Skanör Fortress

The fish markets of Skanör and Falsterbo attracted tens of thousands of visitors every year. Though his sheriffs, the king guaranteed the maintenance of law and order. Taxes and other duties were collected at the same time. In the Middle Ages, the herring markets were one of the most important sources of income for the Danish Crown. The fortress was erected close to the marketplace around 1225, serving up until the 1420s. An archaeological examination in the early 20th century showed that the fortress was located in an area where simple houses had stood before. Gravel had been filled on top of them, whereupon grass sods were made to impart stability. The fortress consisted of a brick main building, about 8 by 16 metres, and of other wooden and half timbered buildings. The whole site was surrounded by a wooden palisade. Of the two circular moats, only the inner one remains today; but traces of the external moat can still be seen. Stone remains of a building are also still present at the site.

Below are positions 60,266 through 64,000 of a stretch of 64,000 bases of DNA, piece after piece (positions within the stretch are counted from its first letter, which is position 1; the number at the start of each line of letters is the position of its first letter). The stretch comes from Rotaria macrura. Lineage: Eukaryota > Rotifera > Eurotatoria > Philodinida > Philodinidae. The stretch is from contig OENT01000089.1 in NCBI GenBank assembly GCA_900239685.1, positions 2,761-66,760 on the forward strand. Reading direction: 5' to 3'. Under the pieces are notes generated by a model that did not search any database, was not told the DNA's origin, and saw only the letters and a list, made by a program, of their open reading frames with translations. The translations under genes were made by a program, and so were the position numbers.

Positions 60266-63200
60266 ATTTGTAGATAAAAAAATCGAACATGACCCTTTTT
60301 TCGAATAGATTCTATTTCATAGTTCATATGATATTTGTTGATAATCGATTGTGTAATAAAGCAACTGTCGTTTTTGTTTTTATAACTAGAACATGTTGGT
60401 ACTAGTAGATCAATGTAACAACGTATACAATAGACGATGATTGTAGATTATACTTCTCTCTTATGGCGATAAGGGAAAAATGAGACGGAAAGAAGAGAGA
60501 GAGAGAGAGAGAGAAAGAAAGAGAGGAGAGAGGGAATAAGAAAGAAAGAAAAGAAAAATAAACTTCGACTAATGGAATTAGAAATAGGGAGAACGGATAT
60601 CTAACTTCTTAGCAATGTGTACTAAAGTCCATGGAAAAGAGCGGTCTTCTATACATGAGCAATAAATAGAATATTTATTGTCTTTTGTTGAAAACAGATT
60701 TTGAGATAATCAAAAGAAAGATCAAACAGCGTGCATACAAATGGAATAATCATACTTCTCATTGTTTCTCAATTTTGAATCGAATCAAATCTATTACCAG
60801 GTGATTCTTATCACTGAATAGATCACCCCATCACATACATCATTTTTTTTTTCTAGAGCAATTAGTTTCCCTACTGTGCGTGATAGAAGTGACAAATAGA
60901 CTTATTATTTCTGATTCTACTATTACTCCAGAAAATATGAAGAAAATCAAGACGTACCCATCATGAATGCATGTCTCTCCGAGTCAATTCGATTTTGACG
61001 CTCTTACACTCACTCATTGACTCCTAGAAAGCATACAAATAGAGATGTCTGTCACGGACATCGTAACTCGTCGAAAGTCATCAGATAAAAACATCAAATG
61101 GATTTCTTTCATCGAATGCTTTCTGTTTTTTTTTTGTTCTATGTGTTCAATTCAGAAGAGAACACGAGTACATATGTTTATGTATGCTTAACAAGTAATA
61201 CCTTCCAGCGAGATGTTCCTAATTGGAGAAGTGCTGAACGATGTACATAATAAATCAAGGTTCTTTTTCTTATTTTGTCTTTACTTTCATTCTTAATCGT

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Pics: 12
A close up of the English information board.
Standing on the mound.
Looking at the mound the fortress stood on.
Stone remains of a building on the mound.
A closer look at the mound.
Looking towards the site of the fish markets with the inner moat in between.
The information board at the site.
Building remains.
Location of the fish markets and the inner moat in between it and the fortress.
Another view of from the mound.
More remains of building.
The location of the outter moat. Its traces are clearly visible.
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